Do Some Investors Pay Par Pricing When Buying Mortgage Notes?

Mortgage Note Discount Par PricingRecently we received a question in the Finding Cash Flow Notes training course related to “par pricing” or “discount” when buying mortgage notes.

First off, here is the Note Broker Question…

Hello and thank you two for all your help. My question is why would a note investor pay par for a note?

I’ve been speaking with a person who helps their clients use OWC (Owner Will Carry). I was informed they are working with a note investor that is willing to buy a note for par.

I don’t understand why an investor would do that since they aren’t making any return. Do you have any insight into this?

And Now The Note Buyer Answer:

It is not impossible for a note investor to pay par, just very rare.

First off, there are some costs to close the deal (appraisal, title, recording fees, etc). So at the very least there is a discount to cover those expenses.

Let’s say it cost the note buyer $1,500 in closing costs. They are going to at least discount the note $1,500 to help cover those costs.

That said, the only reason an investor would pay par is that they are happy with the face rate of the promissory note as their return.

If they buy a note that has the face rate of 12%, they will earn 12% on their money (minus the closing costs).

Par Pricing Example When Buying Mortgage Notes

For example, let’s say someone has the following note (with an acceptable LTV and ITV):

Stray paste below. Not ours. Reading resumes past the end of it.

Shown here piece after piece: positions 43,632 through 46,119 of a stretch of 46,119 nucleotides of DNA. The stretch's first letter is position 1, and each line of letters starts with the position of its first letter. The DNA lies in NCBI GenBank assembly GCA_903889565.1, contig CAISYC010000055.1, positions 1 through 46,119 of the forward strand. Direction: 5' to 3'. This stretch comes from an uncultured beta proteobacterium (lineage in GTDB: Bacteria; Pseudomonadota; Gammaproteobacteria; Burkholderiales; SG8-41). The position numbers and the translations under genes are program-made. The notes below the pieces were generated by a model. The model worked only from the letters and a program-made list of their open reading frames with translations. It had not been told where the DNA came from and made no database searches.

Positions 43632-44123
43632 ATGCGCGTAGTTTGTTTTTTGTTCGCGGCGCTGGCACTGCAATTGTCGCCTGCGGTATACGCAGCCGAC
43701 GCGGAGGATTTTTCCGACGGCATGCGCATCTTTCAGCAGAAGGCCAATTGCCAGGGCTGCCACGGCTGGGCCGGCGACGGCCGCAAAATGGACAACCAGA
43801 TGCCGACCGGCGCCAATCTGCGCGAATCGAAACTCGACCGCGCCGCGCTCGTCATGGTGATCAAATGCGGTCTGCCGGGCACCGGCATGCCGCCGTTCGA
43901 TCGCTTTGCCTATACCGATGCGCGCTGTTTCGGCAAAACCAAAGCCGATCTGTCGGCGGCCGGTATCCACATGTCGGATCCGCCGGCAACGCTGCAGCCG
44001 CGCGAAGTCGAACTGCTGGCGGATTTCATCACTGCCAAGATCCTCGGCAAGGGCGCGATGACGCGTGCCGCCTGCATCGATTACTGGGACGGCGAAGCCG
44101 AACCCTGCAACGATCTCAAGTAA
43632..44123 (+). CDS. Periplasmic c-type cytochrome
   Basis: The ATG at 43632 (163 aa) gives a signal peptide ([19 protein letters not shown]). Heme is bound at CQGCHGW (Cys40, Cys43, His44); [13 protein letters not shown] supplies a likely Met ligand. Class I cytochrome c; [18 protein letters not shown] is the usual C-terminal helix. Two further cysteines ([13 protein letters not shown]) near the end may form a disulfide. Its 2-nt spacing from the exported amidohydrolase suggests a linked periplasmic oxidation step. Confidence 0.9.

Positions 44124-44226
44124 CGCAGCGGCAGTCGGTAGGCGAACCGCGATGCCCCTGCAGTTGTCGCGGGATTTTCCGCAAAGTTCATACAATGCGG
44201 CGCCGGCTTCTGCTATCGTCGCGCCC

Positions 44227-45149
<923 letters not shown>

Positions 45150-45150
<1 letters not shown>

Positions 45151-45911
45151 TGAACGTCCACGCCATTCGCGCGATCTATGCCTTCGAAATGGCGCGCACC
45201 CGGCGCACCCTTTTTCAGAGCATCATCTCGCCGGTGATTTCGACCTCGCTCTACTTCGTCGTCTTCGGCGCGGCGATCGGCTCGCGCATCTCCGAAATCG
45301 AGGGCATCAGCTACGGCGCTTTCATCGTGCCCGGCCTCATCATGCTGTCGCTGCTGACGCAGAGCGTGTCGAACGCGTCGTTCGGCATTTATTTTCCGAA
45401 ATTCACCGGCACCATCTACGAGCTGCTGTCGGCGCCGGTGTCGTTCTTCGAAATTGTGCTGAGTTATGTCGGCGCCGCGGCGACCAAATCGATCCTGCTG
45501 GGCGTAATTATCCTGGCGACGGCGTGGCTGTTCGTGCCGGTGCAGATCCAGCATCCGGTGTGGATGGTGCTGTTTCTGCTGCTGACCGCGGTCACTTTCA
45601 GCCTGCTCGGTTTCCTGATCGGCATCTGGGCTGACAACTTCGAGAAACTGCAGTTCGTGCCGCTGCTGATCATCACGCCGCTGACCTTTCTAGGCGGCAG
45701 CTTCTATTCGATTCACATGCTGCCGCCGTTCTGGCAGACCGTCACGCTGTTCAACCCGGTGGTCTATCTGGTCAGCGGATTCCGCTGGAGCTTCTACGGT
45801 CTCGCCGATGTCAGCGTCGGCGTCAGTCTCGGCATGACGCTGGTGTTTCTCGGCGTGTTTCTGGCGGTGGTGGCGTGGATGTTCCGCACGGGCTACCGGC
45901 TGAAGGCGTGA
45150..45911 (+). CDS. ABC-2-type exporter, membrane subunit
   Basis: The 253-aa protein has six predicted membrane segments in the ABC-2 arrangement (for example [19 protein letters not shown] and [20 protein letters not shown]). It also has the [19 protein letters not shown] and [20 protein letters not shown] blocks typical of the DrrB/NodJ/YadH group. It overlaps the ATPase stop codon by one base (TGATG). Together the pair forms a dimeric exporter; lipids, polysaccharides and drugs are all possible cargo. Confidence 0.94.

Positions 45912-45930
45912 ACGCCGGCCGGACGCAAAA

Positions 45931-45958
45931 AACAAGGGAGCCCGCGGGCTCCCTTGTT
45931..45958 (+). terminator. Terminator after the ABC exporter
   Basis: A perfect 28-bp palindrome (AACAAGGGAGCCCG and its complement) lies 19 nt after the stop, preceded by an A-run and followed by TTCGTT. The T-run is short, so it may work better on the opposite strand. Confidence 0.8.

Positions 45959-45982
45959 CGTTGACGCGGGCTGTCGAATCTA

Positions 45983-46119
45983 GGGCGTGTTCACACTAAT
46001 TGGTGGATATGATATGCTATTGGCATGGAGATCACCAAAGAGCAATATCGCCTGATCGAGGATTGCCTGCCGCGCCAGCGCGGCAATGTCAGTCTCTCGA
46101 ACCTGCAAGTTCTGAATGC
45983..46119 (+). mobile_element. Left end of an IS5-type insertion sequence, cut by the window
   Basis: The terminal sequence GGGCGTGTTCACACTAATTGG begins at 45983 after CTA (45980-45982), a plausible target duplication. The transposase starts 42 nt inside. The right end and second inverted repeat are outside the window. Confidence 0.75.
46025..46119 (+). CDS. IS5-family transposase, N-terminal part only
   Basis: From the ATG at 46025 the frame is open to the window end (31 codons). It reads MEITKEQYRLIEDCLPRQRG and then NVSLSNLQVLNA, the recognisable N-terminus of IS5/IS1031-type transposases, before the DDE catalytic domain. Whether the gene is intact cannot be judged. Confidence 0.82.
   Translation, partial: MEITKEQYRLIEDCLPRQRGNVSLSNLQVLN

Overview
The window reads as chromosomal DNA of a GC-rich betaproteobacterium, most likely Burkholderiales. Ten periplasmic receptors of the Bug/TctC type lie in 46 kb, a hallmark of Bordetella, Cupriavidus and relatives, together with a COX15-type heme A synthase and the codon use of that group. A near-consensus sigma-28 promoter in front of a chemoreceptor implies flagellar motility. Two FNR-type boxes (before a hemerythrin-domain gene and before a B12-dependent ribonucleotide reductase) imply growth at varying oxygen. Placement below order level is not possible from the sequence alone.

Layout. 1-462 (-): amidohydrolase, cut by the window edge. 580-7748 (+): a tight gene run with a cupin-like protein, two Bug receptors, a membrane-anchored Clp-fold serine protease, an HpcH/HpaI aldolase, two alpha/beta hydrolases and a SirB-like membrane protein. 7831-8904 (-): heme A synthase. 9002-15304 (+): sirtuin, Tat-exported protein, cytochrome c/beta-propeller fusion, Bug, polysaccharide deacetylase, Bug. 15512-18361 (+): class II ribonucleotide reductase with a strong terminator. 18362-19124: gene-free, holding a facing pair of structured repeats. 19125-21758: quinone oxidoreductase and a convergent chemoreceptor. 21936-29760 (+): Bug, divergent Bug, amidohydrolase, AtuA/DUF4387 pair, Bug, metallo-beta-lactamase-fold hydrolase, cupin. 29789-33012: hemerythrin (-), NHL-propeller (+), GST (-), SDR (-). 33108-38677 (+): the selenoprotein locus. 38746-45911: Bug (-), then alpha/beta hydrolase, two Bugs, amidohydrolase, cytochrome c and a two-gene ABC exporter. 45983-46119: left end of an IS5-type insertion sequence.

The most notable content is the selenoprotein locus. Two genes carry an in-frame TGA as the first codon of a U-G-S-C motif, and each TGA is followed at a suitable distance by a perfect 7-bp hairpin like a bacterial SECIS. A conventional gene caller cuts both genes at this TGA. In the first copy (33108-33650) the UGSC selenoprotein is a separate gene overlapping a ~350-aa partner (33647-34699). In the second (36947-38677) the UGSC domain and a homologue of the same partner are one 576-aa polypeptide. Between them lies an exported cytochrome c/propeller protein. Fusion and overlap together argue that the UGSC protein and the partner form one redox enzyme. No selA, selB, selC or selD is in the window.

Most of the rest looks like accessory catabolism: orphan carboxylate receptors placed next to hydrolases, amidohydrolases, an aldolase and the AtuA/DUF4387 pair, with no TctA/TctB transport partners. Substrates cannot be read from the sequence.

• 200 payments remaining
  • $525.00 monthly payment
  • $40,576.92 – Current Balance
  • 14% face rate

If an investor purchased the above note for par (100 cents on the dollar) they would pay $40,576.92.

Now, let’s assume the investor had $1,500 in closing cost (that they did not pass on to the seller of the note). The investor’s “real” return would look like this….

  • 200 payments remaining
  • $525.00 monthly payment
  • $42,076.92 – Amount Invested ($40,576.92 Purchase Price + $1,500 Closing Costs)
  • 13.33% Rate of Return

So, if an investor were to pay “par” for the 14% note, after paying closing costs, the investor would still realize a yield of over 13%. Not a bad return.

The reason you don’t see this often is threefold:

  1. There are very few notes written at a rate private mortgage investors want to earn;
  2. If the note pays off right away a note buyer wants to at least recoup their costs since they won’t be able to earn a return over time; and
  3. Most sellers will accept some reasonable level of discount or pay costs.

There are many ways to get closer to par pricing that don’t involve a “full purchase.” Front-end partials, split partials, and even staged payouts are several options, but those are topics for another day (or check out the Mastering Partials Module in the Finding Cash Flow Notes Training)!

Additional Articles on Discounting Mortgage Notes

How Partials Reduce Note Discount When Selling Mortgages

Calculating Cash Flow Notes for LTV and ITV

What is the Face Rate of a Note?

What’s Your Discount?

 

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